1. Position a rack in the center of the oven and preheat to 350° F. Put the butter and chopped onion in a heavy-bottomed 2-3-quart pan over medium heat. Sauté until the onion is translucent and softened but not colored, about 3-4 minutes. Whisk in the flour and whisk until bubbly and smooth. Slowly whisk in the broth. Bring it to a simmer, stirring constantly, and simmer until thick, about 3-4 minutes. Season with salt and pepper and simmer 2-3 minutes longer. Turn off the heat and let it cool slightly.

2. Fold the chicken, celery, scallions, and water chestnuts into the sauce, then fold in the mayonnaise and lemon juice. Butter a 2½-quart or 9-by-13-inch casserole and turn the chicken mixture into it. Spread evenly and smooth to level the top. Sprinkle evenly with the almonds and onion rings, crushed potato chips, or crushed crackers and bake until bubbly and lightly browned on top, about 30 minutes. Serve hot.

Slow-Simmered Chicken Breasts or Whole Chicken for Casseroles
Use bone-in chicken, even if you’re only cooking breast meat. Not only is it much cheaper, it’ll take exactly one minute to skin and bone it when it’s done and the chicken meat (especially the breast) stays moist and will have far more flavor.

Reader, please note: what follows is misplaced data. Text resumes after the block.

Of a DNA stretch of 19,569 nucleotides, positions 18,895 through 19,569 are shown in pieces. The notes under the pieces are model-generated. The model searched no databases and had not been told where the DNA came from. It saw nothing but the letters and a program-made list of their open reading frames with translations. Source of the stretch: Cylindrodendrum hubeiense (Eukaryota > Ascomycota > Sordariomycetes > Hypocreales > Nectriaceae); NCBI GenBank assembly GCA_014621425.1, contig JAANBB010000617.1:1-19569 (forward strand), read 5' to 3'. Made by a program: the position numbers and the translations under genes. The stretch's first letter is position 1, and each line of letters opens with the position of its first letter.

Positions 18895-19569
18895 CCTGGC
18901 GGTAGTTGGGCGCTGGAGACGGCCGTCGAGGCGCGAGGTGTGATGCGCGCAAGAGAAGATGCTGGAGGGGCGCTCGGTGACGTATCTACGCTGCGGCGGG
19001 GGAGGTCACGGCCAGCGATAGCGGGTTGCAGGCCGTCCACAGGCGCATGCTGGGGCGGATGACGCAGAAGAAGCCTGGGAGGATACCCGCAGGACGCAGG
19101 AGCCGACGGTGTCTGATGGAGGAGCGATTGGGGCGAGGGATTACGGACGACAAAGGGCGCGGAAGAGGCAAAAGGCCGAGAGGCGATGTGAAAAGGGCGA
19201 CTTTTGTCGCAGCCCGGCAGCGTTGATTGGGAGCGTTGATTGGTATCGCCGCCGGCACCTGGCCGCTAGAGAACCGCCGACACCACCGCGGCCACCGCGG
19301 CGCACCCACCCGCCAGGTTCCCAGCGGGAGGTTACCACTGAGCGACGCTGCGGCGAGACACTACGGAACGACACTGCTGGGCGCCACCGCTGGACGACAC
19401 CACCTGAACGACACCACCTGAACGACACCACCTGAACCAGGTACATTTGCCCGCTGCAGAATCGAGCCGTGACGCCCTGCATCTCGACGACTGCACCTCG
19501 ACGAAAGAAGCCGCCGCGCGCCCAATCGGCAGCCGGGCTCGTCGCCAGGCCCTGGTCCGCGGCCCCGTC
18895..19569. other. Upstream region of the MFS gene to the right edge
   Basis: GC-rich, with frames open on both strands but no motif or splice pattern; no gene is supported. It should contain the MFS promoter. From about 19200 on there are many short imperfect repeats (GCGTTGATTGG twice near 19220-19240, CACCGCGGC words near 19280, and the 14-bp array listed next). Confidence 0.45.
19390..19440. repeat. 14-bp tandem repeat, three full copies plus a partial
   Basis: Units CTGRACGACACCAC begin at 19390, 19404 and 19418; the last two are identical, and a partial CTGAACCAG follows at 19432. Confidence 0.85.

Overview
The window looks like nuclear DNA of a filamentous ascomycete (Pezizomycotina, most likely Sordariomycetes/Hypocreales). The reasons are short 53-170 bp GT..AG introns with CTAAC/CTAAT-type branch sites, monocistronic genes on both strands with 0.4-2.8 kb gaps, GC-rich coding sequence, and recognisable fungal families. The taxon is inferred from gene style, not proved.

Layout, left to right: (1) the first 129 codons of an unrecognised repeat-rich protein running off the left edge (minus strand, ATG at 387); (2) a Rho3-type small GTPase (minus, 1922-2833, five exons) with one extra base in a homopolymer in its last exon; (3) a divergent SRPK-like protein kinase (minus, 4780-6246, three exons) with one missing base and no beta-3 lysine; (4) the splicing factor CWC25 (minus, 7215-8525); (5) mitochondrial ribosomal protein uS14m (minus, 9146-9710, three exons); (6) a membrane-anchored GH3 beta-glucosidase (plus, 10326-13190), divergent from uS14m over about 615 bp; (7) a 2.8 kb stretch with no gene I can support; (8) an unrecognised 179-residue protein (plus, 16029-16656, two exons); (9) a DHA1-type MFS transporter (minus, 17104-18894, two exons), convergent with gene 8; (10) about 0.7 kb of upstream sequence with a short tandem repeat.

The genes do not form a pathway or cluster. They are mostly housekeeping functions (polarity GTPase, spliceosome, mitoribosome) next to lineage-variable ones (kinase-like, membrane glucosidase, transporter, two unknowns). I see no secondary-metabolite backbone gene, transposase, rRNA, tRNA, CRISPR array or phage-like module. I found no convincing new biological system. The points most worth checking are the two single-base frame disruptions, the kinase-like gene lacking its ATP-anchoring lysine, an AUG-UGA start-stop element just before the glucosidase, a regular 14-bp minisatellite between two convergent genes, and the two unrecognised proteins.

Makes About 3 cups cooked, shredded or diced chicken and about 4 cups broth

2½ pounds (about 2 medium) bone-in chicken breasts with skin or 1 3½-4-pound whole chicken, cut up as for frying
1 medium yellow onion, trimmed, split, peeled, and thinly sliced
1 large leafy rib celery, sliced but with leafy top left whole
1 large carrot, peeled, and sliced
1 large sprig parsley
½ teaspoon peppercorns
2-3 quarter-sized slices fresh gingerroot
Chicken broth or water
Salt

1. Put the chicken in a heavy-bottomed 3-4-quart Dutch oven. Add the onion, celery, carrot, parsley, peppercorns, and gingerroot. Completely cover it with broth or water and add a small pinch (a large one if not using broth) salt. Loosely cover and bring to a simmer over medium heat, reduce the heat to medium-low, and simmer until the chicken is fork tender, about 45 minutes to 1 hour.

2. Using tongs, remove the chicken from the pan and let it cool enough to handle, then skin and bone it. Return the skin and bones to the pot and continue simmering the broth for another 30-45 minutes—longer won’t hurt it. Meanwhile, roughly shred the meat and cover.

3. Strain the broth and skim off the excess fat or let settle, chill, and remove fat when solidified.